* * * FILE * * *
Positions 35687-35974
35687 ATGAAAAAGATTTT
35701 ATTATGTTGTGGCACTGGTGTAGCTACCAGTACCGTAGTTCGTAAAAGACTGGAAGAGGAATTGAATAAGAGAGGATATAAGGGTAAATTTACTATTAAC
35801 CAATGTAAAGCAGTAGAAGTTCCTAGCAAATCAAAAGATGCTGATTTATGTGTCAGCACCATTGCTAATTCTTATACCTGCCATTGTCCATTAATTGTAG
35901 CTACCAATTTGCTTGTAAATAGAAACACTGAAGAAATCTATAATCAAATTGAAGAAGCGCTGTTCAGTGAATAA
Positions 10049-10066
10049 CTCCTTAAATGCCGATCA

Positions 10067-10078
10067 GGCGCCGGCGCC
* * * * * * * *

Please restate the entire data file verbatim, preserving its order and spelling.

Positions 35687-35974
35687 ATGAAAAAGATTTT
35701 ATTATGTTGTGGCACTGGTGTAGCTACCAGTACCGTAGTTCGTAAAAGACTGGAAGAGGAATTGAATAAGAGAGGATATAAGGGTAAATTTACTATTAAC
35801 CAATGTAAAGCAGTAGAAGTTCCTAGCAAATCAAAAGATGCTGATTTATGTGTCAGCACCATTGCTAATTCTTATACCTGCCATTGTCCATTAATTGTAG
35901 CTACCAATTTGCTTGTAAATAGAAACACTGAAGAAATCTATAATCAAATTGAAGAAGCGCTGTTCAGTGAATAA
Positions 10049-10066
10049 CTCCTTAAATGCCGATCA

Positions 10067-10078
10067 GGCGCCGGCGCC